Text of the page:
Build an Environmental Justice Curriculum for Chicago Public Schools

Marisol Becerra, 2010 Fellow, created a Blueprint for Social Justice that focused on collaborating with the Little Village Environmental Justice Organization (LVEJO) to create the first environmental justice curriculum for Chicago Public Schools.

The curriculum was used at one elementary school and one high school which resulted in an increase in youth engagement on their campaign to close down two of Chicago’s dirtiest coal power plants after the curriculum was implemented.

In September 2012, while Marisol was working on this issue as a Senior Fellow at YP4, the campaign saw success and the plants were shut down. This victory was just a piece of her larger vision. She knew her community must continue to educate and organize towards environmental justice and sustainable development. The future of the brownfield sites, a former industrial or commercial site where future use is affected by real or perceived environmental contamination like the coal plants in Little Village, is up for grabs and Marisol is working to ensure these sites are redeveloped for her community to guarantee that the redevelopment does not lead to the gentrification of the area.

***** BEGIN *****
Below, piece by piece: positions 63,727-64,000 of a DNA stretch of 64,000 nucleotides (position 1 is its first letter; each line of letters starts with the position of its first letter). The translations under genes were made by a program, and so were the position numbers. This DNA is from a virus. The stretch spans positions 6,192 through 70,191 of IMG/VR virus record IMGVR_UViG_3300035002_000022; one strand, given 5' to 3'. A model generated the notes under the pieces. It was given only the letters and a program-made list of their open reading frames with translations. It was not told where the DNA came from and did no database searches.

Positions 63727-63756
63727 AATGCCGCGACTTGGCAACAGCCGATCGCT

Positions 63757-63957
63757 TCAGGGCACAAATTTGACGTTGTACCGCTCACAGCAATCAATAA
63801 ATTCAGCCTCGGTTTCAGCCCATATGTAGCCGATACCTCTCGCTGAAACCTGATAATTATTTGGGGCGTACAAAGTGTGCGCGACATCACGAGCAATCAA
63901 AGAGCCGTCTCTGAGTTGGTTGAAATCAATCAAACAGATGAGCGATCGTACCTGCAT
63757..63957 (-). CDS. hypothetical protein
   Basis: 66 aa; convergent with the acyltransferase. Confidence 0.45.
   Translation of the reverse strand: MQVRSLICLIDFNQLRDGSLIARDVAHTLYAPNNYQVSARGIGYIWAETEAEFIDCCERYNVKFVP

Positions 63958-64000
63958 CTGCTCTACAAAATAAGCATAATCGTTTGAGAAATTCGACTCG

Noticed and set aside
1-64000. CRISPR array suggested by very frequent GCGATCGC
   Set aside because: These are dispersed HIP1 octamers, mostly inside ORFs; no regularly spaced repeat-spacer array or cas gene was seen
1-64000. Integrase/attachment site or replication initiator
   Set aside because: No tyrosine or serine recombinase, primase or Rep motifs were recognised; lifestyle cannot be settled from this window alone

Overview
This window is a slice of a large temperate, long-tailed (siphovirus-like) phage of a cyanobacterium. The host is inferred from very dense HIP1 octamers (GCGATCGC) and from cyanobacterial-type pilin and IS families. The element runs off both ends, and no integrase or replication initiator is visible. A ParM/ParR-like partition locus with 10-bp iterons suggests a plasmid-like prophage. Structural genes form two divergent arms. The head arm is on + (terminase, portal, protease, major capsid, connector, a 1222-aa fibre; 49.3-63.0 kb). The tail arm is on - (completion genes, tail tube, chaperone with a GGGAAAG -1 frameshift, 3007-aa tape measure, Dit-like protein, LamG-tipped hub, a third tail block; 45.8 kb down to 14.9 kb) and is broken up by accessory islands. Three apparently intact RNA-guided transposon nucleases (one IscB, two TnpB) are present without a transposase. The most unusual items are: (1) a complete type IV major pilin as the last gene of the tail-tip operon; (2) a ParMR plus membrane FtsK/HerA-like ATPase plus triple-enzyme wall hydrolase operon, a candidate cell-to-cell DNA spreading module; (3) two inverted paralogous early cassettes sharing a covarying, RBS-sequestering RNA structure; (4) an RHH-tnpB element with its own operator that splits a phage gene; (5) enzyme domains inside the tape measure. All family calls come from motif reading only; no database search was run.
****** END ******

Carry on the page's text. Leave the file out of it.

Marisol sees sustainable development as a global goal that often voices of people from low-income people of color are rarely represented in UN negotiations. Therefore, Young People For supported her participation at the UNCSD Rio +20 Summit where she connected to international youth committed to changing policy abroad and at home. To further her vision, Marisol is currently pursuing her PhD at The Ohio State University on the impacts of brownfield redevelopment on gentrification of low income ethnic communities in urban cities.